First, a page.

Technology is great, and we love trying out new things. But that doesn’t mean that someone won’t abuse it. Email scams, often called phishing, commonly play upon your greatest hopes, such as a huge windfall, or your worst fears, such as being accused of missing a payment. So how do you sort through the trash to find the treasure? NCRA’s Realtime and Technology Resources Committee has some advice on how to make sure you don’t get scammed.
Robin Nodland, FAPR, RDR, CRR, of Portland, Ore., offers a three-step process to start:
- Read the email closely. Does it ring true? Usually there are spelling, grammar, and punctuation errors that will alert you that a con artist is at work and the email is not authentic. Court reporters and captioners are experts at this! Trust your gut reaction.
- If you have access to an IT professional, run it by them.
- Google it. Chances are you are not the first person to be hit up.
Nodland references Computer Hope’s article on how to tell if an email is a scam. Red flags can include incomplete and misspelled words, a call for immediate action, a request for personal information, using a username instead of your real name, or a deceptive link or email address (that is, the metadata does not match what you see).
Committee chair Lynette Mueller, FAPR, RDR, CRR, of Germantown, Tenn., pointed to a Wired article entitled “Phishing scams even fool tech nerds – here’s how to avoid them.” The March 13, 2017, article says one of the first things to consider is the sender’s email address for mistakes, such as a number 1 for a letter l and other such substitutions. Also, think about whether this email would be likely to come from such a person.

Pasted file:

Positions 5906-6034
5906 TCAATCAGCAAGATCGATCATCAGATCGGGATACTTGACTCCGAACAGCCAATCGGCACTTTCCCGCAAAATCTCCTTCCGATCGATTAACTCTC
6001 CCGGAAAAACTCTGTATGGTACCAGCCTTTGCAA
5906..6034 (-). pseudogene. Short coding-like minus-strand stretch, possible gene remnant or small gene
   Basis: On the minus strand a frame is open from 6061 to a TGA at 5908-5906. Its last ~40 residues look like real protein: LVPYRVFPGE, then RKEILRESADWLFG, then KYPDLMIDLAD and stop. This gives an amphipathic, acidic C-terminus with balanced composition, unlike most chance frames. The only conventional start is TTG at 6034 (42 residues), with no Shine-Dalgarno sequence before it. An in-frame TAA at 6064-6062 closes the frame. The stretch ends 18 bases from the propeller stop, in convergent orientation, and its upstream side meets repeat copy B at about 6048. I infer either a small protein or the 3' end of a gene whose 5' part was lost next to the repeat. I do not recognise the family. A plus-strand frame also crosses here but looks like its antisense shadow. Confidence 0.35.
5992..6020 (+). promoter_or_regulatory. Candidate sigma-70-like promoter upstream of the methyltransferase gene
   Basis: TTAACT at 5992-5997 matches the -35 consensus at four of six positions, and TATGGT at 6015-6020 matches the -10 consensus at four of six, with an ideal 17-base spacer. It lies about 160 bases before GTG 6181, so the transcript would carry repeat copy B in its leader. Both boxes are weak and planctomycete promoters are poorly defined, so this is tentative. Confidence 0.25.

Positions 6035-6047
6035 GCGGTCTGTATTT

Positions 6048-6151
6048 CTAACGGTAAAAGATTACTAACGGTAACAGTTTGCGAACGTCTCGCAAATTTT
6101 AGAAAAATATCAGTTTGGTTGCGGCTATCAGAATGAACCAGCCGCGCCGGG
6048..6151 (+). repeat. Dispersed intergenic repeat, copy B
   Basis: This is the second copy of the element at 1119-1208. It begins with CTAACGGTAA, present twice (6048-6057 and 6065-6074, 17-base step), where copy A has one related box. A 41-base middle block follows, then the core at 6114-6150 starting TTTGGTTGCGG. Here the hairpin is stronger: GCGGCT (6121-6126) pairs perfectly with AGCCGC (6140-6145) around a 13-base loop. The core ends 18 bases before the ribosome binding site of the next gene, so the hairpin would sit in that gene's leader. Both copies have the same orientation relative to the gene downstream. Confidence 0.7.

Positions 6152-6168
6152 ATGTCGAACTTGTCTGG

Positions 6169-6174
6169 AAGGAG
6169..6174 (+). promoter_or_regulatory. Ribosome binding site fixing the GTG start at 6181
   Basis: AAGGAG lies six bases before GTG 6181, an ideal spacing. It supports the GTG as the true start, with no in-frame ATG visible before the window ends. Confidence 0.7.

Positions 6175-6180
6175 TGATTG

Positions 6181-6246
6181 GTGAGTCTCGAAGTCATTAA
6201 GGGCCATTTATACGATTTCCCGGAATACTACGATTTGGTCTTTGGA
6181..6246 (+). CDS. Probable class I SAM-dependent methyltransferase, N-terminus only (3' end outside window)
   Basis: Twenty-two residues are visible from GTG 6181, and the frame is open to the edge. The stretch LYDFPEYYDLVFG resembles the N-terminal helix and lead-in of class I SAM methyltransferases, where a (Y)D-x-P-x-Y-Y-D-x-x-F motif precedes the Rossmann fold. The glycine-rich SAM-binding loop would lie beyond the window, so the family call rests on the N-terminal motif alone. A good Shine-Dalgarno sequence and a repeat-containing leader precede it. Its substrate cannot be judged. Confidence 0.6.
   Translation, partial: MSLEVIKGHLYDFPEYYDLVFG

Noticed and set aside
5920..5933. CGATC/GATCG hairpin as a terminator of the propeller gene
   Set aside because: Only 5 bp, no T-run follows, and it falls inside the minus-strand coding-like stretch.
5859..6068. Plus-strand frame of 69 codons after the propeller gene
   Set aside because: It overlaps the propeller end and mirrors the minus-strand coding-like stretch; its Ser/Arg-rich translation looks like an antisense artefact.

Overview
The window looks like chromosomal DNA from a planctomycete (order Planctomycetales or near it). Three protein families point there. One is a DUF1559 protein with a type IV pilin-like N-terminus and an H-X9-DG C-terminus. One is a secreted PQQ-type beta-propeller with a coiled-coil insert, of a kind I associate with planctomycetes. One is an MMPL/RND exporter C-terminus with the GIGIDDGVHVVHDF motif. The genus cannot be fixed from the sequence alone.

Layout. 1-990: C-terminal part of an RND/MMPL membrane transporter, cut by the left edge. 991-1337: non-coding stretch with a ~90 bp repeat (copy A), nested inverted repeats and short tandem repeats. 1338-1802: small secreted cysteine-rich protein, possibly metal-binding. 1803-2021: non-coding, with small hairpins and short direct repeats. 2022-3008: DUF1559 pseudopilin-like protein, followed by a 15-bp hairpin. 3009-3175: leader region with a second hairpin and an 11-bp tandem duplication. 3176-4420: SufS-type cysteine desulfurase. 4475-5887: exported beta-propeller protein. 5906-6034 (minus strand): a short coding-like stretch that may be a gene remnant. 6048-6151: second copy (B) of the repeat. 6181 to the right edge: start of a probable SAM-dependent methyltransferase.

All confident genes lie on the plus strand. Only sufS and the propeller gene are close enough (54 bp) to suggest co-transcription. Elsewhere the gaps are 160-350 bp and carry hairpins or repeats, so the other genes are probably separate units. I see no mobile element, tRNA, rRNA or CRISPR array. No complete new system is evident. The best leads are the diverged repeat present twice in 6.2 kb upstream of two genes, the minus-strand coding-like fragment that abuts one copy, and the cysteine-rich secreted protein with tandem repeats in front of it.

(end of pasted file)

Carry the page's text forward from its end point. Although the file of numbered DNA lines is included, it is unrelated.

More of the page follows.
Don’t overlook the official source for information on your particular email program. Whatever email program you use regularly, consult the help section or visit the online website to find information about how to block specific senders, change your security settings, unsubscribe from mass emails, and otherwise keep up with the latest protections. The Federal Trade Commission also offers information on how to avoid phishing attacks. The website includes information on how to file a complaint and report phishing emails.
To help you get a better handle on what to look for before you are attacked, Mueller recommended three articles on phishing:
- Digital Guardian’s Jan. 15 article “Phishing attack prevention: how to identify & avoid phishing scams”
- CNET’s Sept. 15 article “How to spot a phishing email”
- Carbonite’s July 19 article “Five ways to detect a malicious ‘phishing’ email”
Tamara A. Jenkins, RMR, CRR, CRC, of Crystal River, Fla., suggested a few more resources to bring you up to date on the latest in scams:
- Lifewire’s Nov. 2 article “How to test a suspicious link without clicking it”
- #reportscam’s article “Top 10 worst scams 2017”
- Hoax-Slayer’s Jan. 22 article “Fake Microsoft support email links to survey scam”
If you’ve already accidentally clicked on a bad link, Mueller recommends “5 steps to take after clicking on a phishing link,” a July 20 article on AgingCare.com. This article also notes that spotting phishing messages can become harder and harder to identify as scam artists get sneakier about getting to you.